A third Indo-Aryan thesis?

Edwin Bryant ebryant at FAS.HARVARD.EDU
Mon Mar 23 16:23:16 UTC 1998

On Mon, 23 Mar 1998, Vidhyanath Rao wrote:

> It should be noted that there are >three< different theories around,
> not just two. Thompson and many philologists seem to assume that
> either Vedic culture developed mostly outside South Asia and was
> introduced as a finished product, or India must have been the
> urheimat of PIE speakers.
> >From the perspective of archaeology, it is very possible that IE speakers
> got to the Northwest part of the subcontinent well before 2000 BCE,
> and the Indo-Iranian culture, with its emphasis on the horse
> developed in situ, after the domesticated horse reached them via
> trade.

Well, if I understand you correctly, I would consider this to be
primarily a variant of the Aryan migration thesis, albeit with a modified
time frame. It does, however, contain an element that would be acceptable
to some Indigenous Aryanists which I have tried to note in previous posts,
vis, that horse domestication could have arrived into the
NW/Pak/Afghanistan area where the Indo-Iranians where already in situ
(and, therefore independent of them).

But there is what I would consider to be a distinct third theory which is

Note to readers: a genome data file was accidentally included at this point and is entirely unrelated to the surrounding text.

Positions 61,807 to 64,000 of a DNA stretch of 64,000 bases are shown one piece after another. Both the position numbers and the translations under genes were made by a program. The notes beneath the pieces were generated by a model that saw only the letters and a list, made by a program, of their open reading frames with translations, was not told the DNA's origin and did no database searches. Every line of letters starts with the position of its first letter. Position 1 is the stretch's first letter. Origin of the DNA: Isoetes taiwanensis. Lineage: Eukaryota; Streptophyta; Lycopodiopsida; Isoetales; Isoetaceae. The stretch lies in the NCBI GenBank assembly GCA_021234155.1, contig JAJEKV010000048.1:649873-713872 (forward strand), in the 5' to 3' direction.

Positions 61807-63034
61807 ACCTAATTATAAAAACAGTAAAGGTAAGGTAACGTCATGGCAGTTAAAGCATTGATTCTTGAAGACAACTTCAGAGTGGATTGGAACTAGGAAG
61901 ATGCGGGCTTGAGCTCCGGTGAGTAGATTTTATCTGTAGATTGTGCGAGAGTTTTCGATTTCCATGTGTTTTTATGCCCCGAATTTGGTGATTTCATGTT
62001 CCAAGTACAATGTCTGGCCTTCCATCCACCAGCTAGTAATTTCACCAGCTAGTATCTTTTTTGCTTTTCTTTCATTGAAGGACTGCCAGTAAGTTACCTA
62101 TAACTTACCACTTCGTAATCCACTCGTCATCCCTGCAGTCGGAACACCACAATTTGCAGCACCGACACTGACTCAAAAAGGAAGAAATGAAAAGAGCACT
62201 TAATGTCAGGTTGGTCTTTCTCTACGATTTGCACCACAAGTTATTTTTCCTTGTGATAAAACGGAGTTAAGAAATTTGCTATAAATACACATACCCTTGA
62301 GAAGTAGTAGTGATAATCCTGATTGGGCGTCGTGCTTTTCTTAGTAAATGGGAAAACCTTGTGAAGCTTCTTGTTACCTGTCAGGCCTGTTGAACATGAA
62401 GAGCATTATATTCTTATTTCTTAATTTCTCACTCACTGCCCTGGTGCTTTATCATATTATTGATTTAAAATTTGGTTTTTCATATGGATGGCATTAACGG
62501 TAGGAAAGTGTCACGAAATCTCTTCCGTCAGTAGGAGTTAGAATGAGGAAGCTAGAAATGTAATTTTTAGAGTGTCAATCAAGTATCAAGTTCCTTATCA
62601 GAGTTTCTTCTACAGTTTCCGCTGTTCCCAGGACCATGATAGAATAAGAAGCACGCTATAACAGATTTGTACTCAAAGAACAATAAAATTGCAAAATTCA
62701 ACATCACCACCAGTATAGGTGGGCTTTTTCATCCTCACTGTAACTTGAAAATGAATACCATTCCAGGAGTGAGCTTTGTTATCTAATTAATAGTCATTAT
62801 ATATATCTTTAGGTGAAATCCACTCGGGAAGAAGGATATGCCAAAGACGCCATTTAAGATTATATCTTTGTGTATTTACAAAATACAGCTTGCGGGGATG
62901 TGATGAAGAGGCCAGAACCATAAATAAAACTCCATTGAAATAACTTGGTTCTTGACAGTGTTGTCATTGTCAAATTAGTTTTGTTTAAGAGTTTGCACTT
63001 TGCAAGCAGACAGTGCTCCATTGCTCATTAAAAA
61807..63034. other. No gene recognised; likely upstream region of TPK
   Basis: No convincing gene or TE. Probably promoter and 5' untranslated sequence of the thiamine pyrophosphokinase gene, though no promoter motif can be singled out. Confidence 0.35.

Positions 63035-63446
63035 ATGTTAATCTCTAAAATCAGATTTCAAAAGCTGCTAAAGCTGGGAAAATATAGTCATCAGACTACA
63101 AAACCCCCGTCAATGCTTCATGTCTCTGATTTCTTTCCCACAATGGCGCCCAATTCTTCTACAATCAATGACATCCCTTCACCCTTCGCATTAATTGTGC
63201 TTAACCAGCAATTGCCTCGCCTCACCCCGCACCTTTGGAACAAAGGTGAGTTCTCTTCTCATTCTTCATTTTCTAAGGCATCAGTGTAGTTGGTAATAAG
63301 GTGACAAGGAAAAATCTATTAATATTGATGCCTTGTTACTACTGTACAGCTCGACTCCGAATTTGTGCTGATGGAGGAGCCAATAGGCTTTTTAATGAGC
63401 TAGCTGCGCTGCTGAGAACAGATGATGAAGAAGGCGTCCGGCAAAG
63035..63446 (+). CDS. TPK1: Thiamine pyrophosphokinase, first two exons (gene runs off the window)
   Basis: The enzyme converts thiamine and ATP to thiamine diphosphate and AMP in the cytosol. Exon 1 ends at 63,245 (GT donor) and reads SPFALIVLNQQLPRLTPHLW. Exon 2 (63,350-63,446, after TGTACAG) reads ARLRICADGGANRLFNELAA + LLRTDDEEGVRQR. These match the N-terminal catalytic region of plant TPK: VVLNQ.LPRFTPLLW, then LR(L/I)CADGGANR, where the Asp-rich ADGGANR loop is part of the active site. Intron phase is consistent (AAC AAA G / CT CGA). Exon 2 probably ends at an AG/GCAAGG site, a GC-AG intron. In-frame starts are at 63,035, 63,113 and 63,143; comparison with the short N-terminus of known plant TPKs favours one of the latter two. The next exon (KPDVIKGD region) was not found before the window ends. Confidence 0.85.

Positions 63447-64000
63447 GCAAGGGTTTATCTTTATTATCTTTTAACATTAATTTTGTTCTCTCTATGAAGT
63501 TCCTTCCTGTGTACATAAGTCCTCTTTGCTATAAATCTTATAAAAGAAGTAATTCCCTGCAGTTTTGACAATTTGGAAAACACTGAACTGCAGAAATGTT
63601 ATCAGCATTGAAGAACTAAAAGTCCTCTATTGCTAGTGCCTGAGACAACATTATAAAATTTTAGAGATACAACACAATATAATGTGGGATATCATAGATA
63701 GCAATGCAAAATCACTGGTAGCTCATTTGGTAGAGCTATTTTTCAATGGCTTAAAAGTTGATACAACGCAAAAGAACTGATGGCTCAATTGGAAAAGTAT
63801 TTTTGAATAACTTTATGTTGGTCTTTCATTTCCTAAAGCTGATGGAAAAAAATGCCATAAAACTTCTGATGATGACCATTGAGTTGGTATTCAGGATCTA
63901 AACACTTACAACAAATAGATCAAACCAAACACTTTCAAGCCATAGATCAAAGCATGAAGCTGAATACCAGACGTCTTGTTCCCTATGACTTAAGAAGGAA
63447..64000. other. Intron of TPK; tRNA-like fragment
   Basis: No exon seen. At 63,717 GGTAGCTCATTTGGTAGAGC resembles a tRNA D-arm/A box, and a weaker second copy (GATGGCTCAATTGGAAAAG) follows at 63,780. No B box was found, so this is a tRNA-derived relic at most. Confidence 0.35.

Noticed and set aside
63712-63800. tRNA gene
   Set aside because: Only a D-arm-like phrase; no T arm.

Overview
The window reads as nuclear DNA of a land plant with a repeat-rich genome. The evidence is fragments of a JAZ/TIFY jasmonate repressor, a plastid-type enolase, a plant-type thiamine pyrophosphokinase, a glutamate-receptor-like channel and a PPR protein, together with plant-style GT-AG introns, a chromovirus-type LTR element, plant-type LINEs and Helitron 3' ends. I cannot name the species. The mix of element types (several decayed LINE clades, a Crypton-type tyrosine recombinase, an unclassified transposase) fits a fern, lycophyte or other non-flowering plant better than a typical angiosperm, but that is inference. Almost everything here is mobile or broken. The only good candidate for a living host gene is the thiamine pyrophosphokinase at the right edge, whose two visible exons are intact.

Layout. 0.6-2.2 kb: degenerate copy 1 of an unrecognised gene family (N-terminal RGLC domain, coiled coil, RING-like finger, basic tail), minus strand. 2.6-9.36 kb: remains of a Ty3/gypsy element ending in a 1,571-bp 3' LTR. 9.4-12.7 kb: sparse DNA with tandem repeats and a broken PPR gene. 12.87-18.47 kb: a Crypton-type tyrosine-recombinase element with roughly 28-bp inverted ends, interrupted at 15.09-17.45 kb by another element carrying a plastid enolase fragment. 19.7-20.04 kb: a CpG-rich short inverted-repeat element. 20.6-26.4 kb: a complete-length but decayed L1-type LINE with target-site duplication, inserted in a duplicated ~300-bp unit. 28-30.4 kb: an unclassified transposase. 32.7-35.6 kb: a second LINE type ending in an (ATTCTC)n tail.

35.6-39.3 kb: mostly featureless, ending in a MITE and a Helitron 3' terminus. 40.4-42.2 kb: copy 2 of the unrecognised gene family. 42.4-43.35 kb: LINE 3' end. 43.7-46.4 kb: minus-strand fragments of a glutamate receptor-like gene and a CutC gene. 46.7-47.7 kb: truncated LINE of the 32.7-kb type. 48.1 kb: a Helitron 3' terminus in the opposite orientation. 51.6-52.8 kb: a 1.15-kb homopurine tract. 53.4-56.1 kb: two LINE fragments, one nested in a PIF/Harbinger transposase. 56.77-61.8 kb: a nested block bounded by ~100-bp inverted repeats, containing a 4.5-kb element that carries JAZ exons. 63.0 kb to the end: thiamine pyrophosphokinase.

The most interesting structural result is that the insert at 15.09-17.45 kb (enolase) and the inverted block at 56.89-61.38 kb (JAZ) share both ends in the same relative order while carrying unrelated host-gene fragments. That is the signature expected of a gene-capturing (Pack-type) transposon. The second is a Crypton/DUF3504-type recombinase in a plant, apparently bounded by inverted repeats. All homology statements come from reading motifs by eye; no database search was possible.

less of a variant of the two we have been presently considering.  This
seems to be favoured by Kenoyer, and was argued by K.D.Sethna.   In this
view, the original area where IE dialects were spoken was much larger than
is generally accepted and stretched all the way from the Caspian to the NW
of the subcontinent.  Kenoyer argues that nomads were constantly
criss-crossing this area to and fro resulting in a common language family.
While this might work archaeologically, and is convenient in so far as
it bypasses the need for refuting either an 'into' or 'out of' India
model I suspect that most linguists would say that a language family needs
a more compact source of origin for its members to develop significant
shared morphological and lexical features (based on the geographical
history of other language families that are presently known).   Regards,

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